The inspiration behind this painting was a book published, by the title The History of Abolition of Slave Trade. The book, written by Thomas Clarkson, tells of an event that happened in 1783.

It included a ship that harboured slaves. The so called captain of that ship was being compensated by an insurance company.

But the insurance covered for the slaves that were lost at sea, not the apparent sick ones that died on board. In order to get full compensation, the captain ordered all the sick slaves jump off the ship.

It is at this point that we can fully relate to the former title. Turner was greatly moved by the cruel events that took place on that ship and he decided to lay it all out in waves of emotions.

In this painting, Turner does not use a well-defined paint brush. Instead, his strokes appear blurry and less specific, such that the viewer is prompted to use his/her imagination.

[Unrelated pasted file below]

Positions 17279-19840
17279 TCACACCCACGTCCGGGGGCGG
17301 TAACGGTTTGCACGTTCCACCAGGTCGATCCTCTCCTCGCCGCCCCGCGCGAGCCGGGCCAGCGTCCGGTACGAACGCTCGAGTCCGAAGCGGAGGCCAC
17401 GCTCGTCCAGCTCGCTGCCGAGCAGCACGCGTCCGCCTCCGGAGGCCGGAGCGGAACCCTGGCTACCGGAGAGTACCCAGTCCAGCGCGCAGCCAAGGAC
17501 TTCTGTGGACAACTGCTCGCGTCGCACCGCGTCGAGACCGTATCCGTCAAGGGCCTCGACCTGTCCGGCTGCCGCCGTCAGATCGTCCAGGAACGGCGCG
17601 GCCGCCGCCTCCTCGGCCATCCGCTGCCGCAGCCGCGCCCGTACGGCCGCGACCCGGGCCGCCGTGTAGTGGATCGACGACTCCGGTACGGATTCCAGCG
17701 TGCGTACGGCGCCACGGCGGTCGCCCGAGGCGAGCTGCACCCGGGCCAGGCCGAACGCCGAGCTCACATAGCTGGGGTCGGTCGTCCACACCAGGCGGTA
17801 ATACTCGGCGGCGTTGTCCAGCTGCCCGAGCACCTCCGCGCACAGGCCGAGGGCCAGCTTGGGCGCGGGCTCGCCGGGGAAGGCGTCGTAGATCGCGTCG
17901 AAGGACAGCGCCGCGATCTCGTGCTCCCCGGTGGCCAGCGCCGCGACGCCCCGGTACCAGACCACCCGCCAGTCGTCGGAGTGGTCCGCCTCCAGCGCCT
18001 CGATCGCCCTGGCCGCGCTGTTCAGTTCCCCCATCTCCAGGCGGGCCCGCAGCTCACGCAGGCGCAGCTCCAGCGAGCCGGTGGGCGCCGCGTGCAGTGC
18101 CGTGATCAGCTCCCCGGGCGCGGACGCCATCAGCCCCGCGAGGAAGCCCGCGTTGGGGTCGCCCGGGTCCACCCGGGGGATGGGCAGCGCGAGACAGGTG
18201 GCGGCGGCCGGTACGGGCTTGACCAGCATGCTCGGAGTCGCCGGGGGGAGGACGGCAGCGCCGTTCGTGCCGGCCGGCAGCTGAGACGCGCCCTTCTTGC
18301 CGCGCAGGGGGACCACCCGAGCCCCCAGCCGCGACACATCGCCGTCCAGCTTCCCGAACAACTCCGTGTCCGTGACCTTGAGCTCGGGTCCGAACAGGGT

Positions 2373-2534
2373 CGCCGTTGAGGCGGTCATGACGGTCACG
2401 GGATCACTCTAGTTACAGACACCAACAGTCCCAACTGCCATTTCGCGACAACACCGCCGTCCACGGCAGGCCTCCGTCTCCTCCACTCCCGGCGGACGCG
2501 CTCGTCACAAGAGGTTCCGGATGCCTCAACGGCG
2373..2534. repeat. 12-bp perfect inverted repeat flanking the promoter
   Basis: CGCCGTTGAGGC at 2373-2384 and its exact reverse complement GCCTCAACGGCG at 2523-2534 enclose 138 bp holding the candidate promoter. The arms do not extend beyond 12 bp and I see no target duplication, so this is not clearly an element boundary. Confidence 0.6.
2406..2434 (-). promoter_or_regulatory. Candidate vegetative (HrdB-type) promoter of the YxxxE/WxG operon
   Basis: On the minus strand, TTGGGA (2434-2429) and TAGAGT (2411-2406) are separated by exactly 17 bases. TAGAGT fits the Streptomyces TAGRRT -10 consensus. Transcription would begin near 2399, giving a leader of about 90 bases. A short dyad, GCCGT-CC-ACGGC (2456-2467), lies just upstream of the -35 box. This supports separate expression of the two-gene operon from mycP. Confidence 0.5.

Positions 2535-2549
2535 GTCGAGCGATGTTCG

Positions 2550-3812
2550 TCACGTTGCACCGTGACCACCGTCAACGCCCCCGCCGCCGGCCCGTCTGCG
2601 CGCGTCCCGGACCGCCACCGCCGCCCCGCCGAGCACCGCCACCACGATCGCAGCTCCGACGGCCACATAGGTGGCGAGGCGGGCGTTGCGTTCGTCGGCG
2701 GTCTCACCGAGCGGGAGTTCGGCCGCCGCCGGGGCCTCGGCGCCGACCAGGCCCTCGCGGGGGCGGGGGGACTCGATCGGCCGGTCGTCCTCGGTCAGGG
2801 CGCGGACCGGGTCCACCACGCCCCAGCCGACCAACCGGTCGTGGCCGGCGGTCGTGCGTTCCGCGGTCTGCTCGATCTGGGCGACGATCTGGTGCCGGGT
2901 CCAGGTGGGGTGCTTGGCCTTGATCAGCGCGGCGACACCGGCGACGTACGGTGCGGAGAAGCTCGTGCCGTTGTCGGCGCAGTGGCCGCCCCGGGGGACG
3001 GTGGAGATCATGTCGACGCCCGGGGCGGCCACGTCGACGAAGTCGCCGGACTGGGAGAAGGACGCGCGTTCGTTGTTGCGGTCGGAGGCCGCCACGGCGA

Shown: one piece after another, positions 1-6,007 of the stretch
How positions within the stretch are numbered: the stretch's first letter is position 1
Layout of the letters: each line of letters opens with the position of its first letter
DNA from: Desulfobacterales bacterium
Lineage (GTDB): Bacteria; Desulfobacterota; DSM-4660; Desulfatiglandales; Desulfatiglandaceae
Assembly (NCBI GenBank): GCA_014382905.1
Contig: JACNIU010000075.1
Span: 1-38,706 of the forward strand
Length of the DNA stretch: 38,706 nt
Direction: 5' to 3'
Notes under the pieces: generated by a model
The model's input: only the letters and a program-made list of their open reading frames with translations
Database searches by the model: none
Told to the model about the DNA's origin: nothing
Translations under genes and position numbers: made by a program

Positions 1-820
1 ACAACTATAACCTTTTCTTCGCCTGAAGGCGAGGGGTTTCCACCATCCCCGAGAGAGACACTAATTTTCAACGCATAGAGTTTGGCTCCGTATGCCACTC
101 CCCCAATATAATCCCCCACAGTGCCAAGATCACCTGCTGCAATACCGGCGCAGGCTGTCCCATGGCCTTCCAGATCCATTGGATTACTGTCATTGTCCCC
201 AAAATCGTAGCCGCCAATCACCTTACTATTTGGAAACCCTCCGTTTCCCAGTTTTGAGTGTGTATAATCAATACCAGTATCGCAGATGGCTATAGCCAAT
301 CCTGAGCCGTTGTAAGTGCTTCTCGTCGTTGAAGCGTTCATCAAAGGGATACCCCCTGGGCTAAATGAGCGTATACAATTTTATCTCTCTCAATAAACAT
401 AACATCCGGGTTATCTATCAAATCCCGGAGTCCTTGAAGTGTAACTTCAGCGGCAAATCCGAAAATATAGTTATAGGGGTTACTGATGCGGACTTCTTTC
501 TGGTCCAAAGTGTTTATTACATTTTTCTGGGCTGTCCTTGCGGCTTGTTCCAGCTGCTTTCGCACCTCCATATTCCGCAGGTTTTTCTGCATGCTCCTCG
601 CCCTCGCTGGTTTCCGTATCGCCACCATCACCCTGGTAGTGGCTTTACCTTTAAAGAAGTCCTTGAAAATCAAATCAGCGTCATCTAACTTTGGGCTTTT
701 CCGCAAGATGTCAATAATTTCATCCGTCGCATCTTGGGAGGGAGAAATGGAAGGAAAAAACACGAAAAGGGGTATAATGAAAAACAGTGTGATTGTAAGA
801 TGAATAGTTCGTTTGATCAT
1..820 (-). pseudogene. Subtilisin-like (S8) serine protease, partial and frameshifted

This is a Turner signature, a typical Romantic art. Like any other painter, he focuses or rather hints at one particular aspect. Here the aspect of nature is clearly brought out by the distinct ocean and sky strokes, it doesn't matter that the painting is about the ship.

He used a variety of colour shades on the painting, but at the first glance, one can easily notice that dark red/maroon is more conspicuous than any other.

Perhaps to emphasize the bodies of the deceased slaves. After that, comes the red, yellow and orange colours, all mashed up to imitate a beautiful sunset. The general use of colour gives a warm and sombre scene, all too vivid.

The ocean, being a major aspect, is portrayed fiercely with huge and daring waves. It looks tired from carrying the burden of all those dead slaves, daring as it is, it still comes across as helpless.

According to Turner's view, we can assume, he felt that the ship was somewhat like a curse to humans and all their wrong doings. It was meant to be an act of punishment.

With all that to swallow, we still have to acknowledge that in the background, it all seems peaceful, as nature should be.